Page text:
Nature appreciation and outdoor recreation have rapidly increased around the world. A 2021 article published in the Journal of Outdoor Recreation and Tourism cites reports of increased visitation in national parks in Sweden, as well as in Germany, America, and Japan. This just underscores how more people are seeking the comfort and peace of plants and nature than ever before.
This isn’t surprising information, given that the last few years were spent in lockdown during the COVID-19 pandemic. Daydreaming in Paradise explains that working from home forced everyone to increase their usage of technology and made it difficult to find learning opportunities outside of work. Many also struggled to socialize, causing emotions such as frustration and anxiety to build up.
In light of these challenges, many people sought peace in the natural world. Digital platform Klaviyo found that online sales of gardening goods doubled in 2020, as individuals who couldn’t go outside chose to home garden as a hobby. Watching a living being grow each day brought a sense of calm to many people. Here, plants taught everyone to find peace amidst the turbulence in the outside world.
This is only one of the many life lessons that we can learn from plants. In this article, we discuss four more of our favorite lessons.
Turn toward the sun
As we’ve mentioned earlier, there will always be situations in life that are out of our control. However, we can control how we cope and find peace.
Plants can thrive even in conditions where weeds and predators are around them. They continue to focus on their own growth and turn, literally, toward the sun. This allows them to nourish themselves despite the challenges of their environment. Similarly, we must keep on turning towards the sun in challenging times, by practicing good habits and focusing on what’s healthy for us.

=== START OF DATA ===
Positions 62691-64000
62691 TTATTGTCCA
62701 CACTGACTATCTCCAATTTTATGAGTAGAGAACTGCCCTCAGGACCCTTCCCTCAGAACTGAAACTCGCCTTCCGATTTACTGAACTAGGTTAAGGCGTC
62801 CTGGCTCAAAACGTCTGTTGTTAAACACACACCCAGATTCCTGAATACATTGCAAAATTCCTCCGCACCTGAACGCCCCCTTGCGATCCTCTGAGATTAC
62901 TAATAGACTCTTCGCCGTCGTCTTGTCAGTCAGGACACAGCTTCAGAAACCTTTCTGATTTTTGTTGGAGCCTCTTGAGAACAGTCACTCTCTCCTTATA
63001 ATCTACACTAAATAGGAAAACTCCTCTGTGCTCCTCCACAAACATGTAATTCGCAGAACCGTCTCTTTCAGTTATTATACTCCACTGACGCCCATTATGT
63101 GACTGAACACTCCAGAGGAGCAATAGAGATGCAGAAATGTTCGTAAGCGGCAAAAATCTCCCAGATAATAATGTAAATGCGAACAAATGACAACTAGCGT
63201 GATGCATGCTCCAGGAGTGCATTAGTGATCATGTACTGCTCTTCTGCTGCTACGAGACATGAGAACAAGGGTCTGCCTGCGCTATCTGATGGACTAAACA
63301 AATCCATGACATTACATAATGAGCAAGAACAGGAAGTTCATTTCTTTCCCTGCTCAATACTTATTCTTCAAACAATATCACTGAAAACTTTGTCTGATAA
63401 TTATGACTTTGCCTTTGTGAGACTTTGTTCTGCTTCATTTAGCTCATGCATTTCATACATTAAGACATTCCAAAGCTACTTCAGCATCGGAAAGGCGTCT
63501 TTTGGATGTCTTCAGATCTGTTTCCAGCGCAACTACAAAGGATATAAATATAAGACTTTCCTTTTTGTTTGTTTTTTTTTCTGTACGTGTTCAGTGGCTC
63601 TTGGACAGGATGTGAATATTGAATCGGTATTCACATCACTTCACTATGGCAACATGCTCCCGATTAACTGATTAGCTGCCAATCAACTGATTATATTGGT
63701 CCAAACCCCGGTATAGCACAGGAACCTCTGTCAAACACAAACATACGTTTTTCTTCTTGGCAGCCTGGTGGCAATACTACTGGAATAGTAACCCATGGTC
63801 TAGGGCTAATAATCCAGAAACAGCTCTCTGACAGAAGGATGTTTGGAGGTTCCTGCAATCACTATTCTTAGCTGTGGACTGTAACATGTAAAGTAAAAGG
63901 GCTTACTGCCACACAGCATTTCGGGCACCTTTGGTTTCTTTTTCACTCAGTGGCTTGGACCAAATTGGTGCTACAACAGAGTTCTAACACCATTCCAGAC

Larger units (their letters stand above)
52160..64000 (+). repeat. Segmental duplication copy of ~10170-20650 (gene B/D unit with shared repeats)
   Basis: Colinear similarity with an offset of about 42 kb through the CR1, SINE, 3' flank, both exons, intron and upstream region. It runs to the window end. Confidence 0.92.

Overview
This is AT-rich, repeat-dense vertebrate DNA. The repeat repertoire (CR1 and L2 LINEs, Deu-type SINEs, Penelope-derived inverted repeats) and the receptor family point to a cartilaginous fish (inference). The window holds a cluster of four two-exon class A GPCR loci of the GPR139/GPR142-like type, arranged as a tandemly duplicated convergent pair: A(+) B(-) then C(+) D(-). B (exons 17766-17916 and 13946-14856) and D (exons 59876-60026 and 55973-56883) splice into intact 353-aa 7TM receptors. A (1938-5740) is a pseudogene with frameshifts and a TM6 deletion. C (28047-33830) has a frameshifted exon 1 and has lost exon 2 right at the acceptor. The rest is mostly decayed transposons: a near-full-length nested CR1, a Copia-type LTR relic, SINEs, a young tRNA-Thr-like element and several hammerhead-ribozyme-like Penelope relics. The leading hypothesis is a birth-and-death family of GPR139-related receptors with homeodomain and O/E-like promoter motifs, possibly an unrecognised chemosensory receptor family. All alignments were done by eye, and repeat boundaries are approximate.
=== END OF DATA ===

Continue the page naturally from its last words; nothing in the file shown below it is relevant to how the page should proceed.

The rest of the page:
Beauty comes in different forms
The scenic beauty of nature comes from the wide range of different flora and fauna that coexist in harmony. In fact, a 2020 survey from Landscape and Urban Planning found higher life satisfaction among people who visited more diverse types of natural spaces, such as managed parks and beaches. This shows us that diversity adds to the magic of nature.
Just like every plant, every person is different. Nature teaches us to accept our uniqueness as part of what makes us beautiful. We all have a role on this planet to make the world a better place.
Look at the bigger picture
Many beginner gardeners know the feeling of elation during the first shift from seed to sprout, as well as the feeling of disappointment when each day doesn’t seem to bring new changes thereafter. It’s hard to notice a seedling’s progress if you observe its growth from one day to the next. If you look at the same plant a month or year later, however, the change becomes clear.
Plants can easily teach us to appreciate the process and look at everything in the bigger picture. That is why gardening is recommended by National Geographic as a learning activity for kids. Even younger children can naturally develop patience and mindfulness when caring for a plant’s growth.
Always be open-minded to new ideas
For years, many of us believed that plants do not have neural receptors, and therefore do not feel. In our previous article of Plants Feel, we wrote that our human flaw is to be ego-centric, as we often use our limited human logic to explain the world. Recent evidence has demonstrated that, even if plants don’t have a nervous system like we do, they are entirely capable of feeling and registering pain.
This information teaches us to be open to new ideas, even if they challenge our long-established beliefs. Looking at the world from different angles can show us more than we’ve ever imagined and thought possible.
For instance, did you know that plants have their own music? Our Bamboo devices utilize revolutionary technology to convert the energy and electrical variation of plants into their own unique sound. Listen to the music of the plants and ponder on the many other lessons that plants can teach us about life.
Written by: Tina Lee